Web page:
If the city owns the sidewalk, a Come Fix This form can be completed with the request to have a sidewalk evaluated for repairs. If the sidewalk is on private property, the homeowner or HOA will be responsible for the repair and maintenance. If a homeowner or HOA is responsible for the repair of a sidewalk, contact Public Works for assistance with the guidelines and inspection process.
Check out our interactive map! You can select different map views to see not only what sidewalks have been completed, but also where future sidewalks are planned.
Check out our interactive map! You can select different map views to see not only where future sidewalks are planned, but also what sidewalks have been completed.
Sidewalks are guided by a master plan that includes recommendations for sidewalk and trail segments across the City. Using the master plan as a guide, sidewalks ultimately get built by one of four ways:
Get more information about how sidewalks are built here.
When some of the older neighborhoods were developed, plans at the time did not include adding sidewalks. However, if the neighborhood would like to add sidewalks there are some options. Take a look at our sidewalk planning page to see how sidewalks are planned and built in the City.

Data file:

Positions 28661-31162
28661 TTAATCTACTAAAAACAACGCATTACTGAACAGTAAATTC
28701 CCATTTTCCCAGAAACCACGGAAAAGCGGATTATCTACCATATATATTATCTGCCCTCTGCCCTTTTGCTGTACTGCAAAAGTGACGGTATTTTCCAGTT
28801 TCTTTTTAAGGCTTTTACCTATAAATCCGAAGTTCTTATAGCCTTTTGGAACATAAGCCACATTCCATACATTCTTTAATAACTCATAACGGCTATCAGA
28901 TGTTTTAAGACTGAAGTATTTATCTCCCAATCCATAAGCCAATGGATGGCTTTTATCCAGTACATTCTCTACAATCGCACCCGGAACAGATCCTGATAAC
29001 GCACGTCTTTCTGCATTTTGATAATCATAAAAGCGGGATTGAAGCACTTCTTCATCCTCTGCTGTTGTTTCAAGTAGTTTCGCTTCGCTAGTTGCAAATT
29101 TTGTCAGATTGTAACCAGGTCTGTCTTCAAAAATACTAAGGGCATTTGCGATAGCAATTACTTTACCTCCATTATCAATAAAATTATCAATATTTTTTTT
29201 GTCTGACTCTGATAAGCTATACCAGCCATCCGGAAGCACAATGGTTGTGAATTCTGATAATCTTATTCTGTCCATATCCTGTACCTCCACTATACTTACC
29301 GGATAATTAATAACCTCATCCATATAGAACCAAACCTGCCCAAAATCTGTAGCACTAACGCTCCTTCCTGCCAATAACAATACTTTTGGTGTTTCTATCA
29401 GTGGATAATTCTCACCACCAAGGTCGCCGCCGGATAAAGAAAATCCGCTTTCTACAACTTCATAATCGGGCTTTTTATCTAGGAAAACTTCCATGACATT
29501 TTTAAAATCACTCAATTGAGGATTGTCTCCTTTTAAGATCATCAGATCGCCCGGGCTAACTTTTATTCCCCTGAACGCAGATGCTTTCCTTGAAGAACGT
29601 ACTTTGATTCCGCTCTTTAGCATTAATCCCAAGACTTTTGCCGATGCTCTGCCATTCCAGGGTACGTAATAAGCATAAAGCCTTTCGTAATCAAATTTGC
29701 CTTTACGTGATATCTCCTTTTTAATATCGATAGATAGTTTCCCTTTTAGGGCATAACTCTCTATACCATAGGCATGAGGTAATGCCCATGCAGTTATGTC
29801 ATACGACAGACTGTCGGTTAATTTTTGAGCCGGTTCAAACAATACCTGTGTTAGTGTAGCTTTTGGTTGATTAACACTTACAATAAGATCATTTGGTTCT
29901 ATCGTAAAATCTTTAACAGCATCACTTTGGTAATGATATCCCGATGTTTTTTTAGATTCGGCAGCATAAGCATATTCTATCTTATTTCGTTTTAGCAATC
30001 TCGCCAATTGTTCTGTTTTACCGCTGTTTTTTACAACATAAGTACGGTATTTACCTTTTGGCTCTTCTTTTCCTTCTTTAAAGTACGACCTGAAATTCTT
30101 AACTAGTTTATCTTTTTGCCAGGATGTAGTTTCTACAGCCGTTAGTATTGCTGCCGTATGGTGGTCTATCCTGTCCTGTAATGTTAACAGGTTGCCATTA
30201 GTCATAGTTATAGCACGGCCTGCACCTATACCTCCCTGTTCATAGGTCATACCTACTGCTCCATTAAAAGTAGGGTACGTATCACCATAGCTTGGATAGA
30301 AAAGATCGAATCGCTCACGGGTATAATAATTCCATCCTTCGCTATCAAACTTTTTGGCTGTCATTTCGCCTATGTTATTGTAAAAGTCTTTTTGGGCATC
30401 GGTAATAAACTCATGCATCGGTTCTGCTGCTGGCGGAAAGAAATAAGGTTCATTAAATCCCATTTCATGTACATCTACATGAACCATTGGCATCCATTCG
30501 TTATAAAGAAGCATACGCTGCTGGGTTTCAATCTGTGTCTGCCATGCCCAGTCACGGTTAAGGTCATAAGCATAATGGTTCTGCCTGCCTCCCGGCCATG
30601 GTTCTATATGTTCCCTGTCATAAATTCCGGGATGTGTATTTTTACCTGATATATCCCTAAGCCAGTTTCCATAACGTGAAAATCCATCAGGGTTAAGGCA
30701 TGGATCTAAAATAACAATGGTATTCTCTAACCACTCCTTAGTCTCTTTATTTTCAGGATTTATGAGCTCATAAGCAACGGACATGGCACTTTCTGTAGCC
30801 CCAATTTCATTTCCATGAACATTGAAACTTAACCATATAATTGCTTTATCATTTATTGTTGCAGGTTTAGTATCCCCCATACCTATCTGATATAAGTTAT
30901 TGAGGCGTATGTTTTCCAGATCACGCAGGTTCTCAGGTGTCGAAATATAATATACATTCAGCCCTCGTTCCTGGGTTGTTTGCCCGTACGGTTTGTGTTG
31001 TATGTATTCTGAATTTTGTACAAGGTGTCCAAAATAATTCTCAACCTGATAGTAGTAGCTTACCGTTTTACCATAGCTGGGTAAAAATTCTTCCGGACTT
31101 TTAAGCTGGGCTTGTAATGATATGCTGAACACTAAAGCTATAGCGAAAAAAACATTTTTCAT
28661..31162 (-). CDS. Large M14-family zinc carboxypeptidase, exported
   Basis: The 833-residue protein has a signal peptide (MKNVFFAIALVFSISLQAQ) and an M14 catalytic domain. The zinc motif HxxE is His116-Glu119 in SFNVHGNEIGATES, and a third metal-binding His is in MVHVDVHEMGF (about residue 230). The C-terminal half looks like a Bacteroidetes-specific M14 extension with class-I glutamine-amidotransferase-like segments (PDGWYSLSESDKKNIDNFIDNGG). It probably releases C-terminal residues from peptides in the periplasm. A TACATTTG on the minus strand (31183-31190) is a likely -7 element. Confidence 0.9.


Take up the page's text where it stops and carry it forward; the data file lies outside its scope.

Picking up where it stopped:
There are several considerations when putting in sidewalks:
It cost’s anywhere from $20-60 per linear square foot to build sidewalks. Get more sidewalk funding information here.
As much as possible, we work to include the cost of new sidewalks into existing projects. This could include adding sidewalks to a new roadway project. On the commercial side, we work with developers to include sidewalks in their developments as well. When those options are not possible we also actively see out federal and state grants to help fund new sidewalks. Click here for more details about our sidewalk funding process.
Coordinator - Melody Andersen
Complaints or questions about accessibility tools should be emailed to:[email protected]
City Secretary Office handles all inquiries related to city elections.
Services: Fire Prevention, Operations and EMS, CPR Classes, Fire Safety Classes, Drowning Prevention, and Crud Cruiser.